And then the flesh beneath.

Thus, the main impetus of death in “The Boats” was being eaten alive by flies attracted to milk’s eventual putrefaction and honey’s sweetness.


7 /10 Spontaneous Generation

The people of ancient times believed that vermin, bugs, and other problematic things came from filth.

That accumulating enough garbage or discarded food in one place was how something like rats or insects were created.

That they spawned from the dirt itself as if it was the gateway to another dimension, or that congealed and rotted food would merge into a fully grown rat with enough time and with no one watching to disprove the hypothesis.

Therefore, it was believed that the tormented victim would be eaten by the rats made by their own accumulated filth as they were tied down.

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6 /10 Historical Accuracy

Scaphism is, more or less, an invention of Greek historians to color a foreign culture with the most egregious examples of brutality they could think of.

Greece and Persia were not friends, and there was no need to fact-check any rumors between them.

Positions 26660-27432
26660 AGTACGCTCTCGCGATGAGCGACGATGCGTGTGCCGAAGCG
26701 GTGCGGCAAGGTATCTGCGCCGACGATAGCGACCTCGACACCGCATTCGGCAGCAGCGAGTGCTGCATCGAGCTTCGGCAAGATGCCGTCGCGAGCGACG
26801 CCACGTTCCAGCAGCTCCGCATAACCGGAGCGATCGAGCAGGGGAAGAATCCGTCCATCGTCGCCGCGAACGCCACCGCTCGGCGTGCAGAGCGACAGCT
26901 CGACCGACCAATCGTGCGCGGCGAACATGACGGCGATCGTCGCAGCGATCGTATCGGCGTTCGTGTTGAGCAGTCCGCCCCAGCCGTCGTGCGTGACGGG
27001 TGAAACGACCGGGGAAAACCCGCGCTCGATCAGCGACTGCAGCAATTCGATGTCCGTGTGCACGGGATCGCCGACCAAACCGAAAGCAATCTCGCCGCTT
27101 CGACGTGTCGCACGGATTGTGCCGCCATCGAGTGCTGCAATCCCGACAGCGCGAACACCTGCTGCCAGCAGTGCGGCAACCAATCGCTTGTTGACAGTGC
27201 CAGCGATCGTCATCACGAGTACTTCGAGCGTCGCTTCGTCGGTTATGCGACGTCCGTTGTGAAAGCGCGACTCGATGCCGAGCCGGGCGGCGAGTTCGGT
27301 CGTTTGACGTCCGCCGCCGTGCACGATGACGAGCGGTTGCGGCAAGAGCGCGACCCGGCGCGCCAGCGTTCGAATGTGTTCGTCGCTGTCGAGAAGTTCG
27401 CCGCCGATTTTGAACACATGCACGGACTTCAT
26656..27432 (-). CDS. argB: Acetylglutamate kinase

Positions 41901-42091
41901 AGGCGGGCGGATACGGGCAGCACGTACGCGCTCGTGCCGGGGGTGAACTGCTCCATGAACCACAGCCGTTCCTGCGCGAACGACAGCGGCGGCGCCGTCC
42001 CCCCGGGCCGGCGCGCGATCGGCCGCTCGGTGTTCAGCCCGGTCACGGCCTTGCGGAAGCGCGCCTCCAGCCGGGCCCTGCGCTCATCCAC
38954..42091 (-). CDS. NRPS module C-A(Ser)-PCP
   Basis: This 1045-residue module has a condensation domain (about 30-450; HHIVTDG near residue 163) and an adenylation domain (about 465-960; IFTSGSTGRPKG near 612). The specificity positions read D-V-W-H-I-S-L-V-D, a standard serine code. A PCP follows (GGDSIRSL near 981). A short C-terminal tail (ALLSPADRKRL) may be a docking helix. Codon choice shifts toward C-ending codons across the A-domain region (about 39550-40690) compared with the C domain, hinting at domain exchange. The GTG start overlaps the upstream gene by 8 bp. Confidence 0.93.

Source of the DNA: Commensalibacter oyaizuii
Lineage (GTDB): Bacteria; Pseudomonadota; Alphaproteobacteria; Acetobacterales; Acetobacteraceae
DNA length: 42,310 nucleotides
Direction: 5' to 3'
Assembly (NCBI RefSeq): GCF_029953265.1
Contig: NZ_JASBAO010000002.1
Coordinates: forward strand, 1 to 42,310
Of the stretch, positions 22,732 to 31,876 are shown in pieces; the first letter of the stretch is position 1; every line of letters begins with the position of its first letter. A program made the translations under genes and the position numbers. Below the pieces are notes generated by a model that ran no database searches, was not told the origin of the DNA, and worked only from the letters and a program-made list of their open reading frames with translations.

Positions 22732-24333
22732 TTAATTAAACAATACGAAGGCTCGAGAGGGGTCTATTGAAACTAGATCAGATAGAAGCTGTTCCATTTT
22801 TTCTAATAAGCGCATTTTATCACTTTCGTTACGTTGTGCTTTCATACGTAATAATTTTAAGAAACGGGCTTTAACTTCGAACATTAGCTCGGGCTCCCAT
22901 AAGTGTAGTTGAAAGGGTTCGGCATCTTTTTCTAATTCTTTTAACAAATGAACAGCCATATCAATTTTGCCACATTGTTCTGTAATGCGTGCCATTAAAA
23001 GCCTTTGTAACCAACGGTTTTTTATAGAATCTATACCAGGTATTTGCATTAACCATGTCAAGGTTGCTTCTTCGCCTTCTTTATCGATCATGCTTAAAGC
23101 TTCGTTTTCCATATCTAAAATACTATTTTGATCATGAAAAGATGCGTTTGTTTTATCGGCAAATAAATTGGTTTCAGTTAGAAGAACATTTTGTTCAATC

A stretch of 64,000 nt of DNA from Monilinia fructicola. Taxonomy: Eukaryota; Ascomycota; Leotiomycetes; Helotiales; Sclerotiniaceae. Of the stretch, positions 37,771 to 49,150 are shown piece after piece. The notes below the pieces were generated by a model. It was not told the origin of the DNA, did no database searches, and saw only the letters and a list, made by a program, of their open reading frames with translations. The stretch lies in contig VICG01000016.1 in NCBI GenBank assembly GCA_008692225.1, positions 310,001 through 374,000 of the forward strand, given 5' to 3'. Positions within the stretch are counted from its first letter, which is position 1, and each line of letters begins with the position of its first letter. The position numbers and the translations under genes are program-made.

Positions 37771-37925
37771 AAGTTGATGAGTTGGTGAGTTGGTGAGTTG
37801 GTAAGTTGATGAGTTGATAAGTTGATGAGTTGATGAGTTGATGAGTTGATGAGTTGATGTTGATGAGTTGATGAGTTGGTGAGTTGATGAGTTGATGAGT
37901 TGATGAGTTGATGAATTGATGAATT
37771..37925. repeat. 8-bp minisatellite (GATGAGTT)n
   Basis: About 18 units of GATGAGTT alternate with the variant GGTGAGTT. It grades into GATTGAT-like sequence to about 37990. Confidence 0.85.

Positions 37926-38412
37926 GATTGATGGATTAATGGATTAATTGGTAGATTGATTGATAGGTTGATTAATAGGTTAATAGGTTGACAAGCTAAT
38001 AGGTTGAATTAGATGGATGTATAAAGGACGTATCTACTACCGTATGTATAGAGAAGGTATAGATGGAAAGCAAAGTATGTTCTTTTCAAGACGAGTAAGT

Plutarch first mentioned it in a collection of stories titled Life of Artaxerxes, who was himself a real king of Persia and successor to Darius II.


5 /10 The First Victim

The first and possibly only known victim was a soldier named Mithridates, who was sent to The Boats by King Artaxerxes II for killing Cyrus the Younger.

Cyrus attempted to rebel against his brother, King Artaxerxes II, but being his brother, there was still a heavy punishment in line for whoever ended his life.

This is where the legend sprang up. Whether it happened, in truth, is hard to clarify.


4 /10 Repeating The Legend

Since this torture came from one of the Greek classics, it was referenced and revitalized by future writers throughout the centuries as a tact truth.

Shakespeare featured it in The Winter’s Tale, and writer H. Rider Haggard wrote about it in his novel The Ancient Allan, depicting it in gruesome detail through the protagonist’s past life experience.